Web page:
Troy Parsons is a podiatrist, Managing Director of Optimise Health (QLD, Australia) and Founder of The Hive. Here he explains what a utilisation rate is, how to calculate it, and why he believes it’s a valuable metric to track in your clinic.
Imagine you're at the Wimbledon finals. You’re all set to watch a great match, but just before it begins, the referee announces that they will not be keeping score. There will be no points awarded in the match.
How are you supposed to know who’s winning if there are no points? How can you even follow the match if there are no numbers on the scoreboard? Without the points, there’s no way to tell how well each player is performing.
The same idea applies to your practice. To know how well you're doing, you first have to know the points—or, in this case, the metrics that will help you make informed decisions.
Numbers are the language of business. Whether you like working with them or not, you need to know your numbers if you’re going to make empowered decisions for your practice.
What numbers matter most for your practice?
If you don’t already have a bookkeeper, I recommend that you hire one. Your numbers can’t help you if they’re wrong, and it’s pretty tough to make smart choices for your business if you don’t have the proper reports and information.
With that in mind, let’s cover the basics. Below are the must-have metrics (both financial and non-financial) that you need for tracking how well your business is doing. These are the points on your practice’s scoreboard.
- Turnover (revenue)
Also known as revenue, turnover is the total amount of income received by your practice over a given period of time.
- Gross profit
This is the amount of revenue left over after deducting the cost of goods sold (COGS). The term ‘goods’ includes the services you provide. So for your practice, the COGS covers any expense directly tied to the delivery of care.
- Net profit
Your net profit is how much revenue is left after subtracting COGS and all other operating expenses, like rent, utilities, insurance, etc. An ideal net profit is around 20%.
- Cash flow
The money going into and out of your business at any given time is your cash flow. It’s both the revenue you generate and the expenses you pay out. Cash flow is often confused with profit, but they’re actually quite different.
- Number of patients
This is the total number of patients who visit your clinic during a time period. If a patient has more than one appointment during that time, they are only counted once.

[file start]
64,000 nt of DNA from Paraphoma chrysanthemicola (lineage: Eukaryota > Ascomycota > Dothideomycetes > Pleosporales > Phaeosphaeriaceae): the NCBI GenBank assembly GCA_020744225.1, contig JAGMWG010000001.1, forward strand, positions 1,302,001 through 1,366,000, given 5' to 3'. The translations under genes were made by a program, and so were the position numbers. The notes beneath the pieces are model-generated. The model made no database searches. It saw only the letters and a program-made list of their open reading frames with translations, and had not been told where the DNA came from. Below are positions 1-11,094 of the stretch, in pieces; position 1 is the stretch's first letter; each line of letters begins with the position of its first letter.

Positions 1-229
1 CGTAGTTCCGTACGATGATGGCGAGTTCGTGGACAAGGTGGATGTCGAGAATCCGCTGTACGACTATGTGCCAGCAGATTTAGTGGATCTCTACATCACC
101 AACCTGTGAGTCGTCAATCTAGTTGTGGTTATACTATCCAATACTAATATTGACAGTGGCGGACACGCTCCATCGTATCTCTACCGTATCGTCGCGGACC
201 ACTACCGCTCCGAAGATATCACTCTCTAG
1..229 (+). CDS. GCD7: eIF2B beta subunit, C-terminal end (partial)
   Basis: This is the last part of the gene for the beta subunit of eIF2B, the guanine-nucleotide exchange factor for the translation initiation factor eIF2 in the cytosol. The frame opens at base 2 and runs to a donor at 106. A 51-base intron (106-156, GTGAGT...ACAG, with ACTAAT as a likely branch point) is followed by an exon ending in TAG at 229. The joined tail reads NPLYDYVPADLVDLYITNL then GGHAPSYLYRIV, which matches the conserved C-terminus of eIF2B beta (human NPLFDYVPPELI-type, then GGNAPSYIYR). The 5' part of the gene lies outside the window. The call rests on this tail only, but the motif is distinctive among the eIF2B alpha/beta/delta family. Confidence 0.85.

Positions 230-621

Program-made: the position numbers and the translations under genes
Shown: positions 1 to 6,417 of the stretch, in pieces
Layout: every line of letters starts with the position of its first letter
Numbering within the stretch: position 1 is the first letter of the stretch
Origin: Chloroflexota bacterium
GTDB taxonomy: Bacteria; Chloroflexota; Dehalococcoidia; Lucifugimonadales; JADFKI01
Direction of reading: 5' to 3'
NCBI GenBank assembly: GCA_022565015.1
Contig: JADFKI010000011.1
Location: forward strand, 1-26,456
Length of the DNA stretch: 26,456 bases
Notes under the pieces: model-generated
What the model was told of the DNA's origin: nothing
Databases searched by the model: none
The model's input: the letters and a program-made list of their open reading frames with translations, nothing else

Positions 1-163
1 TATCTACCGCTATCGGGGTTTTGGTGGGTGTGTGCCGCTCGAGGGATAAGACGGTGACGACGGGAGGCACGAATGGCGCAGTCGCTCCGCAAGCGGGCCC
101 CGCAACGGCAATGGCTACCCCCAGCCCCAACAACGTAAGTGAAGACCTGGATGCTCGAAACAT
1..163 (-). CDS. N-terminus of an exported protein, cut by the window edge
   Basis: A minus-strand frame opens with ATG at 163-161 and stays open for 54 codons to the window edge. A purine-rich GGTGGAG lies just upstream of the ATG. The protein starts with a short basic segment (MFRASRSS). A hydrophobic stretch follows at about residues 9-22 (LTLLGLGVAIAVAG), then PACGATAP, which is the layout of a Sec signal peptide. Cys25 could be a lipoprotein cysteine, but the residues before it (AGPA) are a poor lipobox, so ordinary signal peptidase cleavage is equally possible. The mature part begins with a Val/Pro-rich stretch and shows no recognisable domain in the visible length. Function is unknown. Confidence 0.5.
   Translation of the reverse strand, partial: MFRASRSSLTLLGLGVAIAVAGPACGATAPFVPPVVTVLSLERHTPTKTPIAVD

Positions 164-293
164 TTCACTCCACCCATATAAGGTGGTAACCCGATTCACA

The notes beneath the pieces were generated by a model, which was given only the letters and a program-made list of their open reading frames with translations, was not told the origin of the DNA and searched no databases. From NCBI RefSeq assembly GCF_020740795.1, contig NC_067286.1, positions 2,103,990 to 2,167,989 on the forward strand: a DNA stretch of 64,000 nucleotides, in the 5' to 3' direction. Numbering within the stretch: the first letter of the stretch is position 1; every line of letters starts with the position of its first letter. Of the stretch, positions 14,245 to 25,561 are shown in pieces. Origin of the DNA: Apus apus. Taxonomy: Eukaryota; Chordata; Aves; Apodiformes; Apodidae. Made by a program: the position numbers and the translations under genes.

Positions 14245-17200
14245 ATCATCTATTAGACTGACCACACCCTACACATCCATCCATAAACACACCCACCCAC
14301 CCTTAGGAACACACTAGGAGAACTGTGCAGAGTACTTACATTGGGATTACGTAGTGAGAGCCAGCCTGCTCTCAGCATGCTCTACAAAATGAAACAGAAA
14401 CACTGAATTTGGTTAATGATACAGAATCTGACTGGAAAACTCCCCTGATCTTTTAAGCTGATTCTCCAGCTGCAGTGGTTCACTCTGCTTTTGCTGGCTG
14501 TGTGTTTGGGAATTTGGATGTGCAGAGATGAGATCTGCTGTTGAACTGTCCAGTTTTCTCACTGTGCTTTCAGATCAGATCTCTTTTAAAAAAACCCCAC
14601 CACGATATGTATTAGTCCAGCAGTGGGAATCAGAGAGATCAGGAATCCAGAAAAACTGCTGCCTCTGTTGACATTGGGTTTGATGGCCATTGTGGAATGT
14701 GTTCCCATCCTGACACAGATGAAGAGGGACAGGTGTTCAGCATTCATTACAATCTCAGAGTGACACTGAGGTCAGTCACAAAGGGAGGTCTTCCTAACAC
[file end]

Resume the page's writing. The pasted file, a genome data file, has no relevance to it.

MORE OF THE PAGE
- Average spend
To calculate the average amount spent by patients, just divide your turnover (revenue) by the number of patients you saw during the same time period.
- Rebook rate
Your rebook rate is the percentage of patients who leave your clinic with a new appointment on the books. Your goal should be to rebook every patient who requires another treatment, but the actual percentage will vary between modalities and treatments types. If you know you need to see someone again, make sure you book them in.
In Cliniko, you can find your rebook rate included as part of the practitioner performance report.
It’s absolutely crucial that you become familiar with these numbers because they’ll show up a lot on the different financial statements you’ll get from your bookkeeper. You need to know what these numbers mean, how they interact with each other, and what they can tell you about your business.
The 3 statements you need every month
By the middle of every month, these are the three reports you need from your bookkeeper:
- 1.Profit and loss statement
Sometimes known as an income statement, the profit and loss statement is a summary of your practice’s revenues, costs, and expenses for a given time period.
- 2.Balance sheet
A balance sheet covers all of your practice’s assets and liabilities, including any funds received from loans or outside investment.
- 3.Cash flow statement
Your cash flow statement shows you how much money is coming into your business and how it’s being spent. This offers a glimpse into how well-prepared your practice is for unexpected financial challenges.
Be sure to have these reports by the middle of each month (between the 10th-15th). For example, if you’re looking back at December’s performance, you’ll want to have these statements by mid-January.
That way, if you need to make some adjustments within your business, you’ll be able to react quickly rather than waiting until the end of the year when it’s probably too late to do anything about it.
You can check with your professional organisation about references for qualified bookkeepers and accountants who can help you manage your financial documentation.
Now let’s bring it all together. If the numbers are points, then each report is a scoreboard. You need to maintain a close eye on them, so you’ll always know how well your practice is doing and be able to answer the question, ‘Are you winning?’.
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